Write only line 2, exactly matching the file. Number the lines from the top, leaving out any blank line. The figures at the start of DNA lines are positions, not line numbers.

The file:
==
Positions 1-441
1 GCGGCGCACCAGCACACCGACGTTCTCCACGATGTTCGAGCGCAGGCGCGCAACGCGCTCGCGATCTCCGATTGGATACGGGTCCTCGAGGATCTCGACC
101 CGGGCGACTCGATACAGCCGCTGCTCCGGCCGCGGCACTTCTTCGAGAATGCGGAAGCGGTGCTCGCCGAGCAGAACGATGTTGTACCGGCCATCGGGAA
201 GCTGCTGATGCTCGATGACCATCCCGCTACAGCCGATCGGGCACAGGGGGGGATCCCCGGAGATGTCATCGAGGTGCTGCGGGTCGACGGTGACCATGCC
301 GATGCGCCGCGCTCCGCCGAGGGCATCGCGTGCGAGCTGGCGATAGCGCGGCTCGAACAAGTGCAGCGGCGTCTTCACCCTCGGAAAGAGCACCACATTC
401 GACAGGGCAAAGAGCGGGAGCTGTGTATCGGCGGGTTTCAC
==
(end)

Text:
1 GCGGCGCACCAGCACACCGACGTTCTCCACGATGTTCGAGCGCAGGCGCGCAACGCGCTCGCGATCTCCGATTGGATACGGGTCCTCGAGGATCTCGACC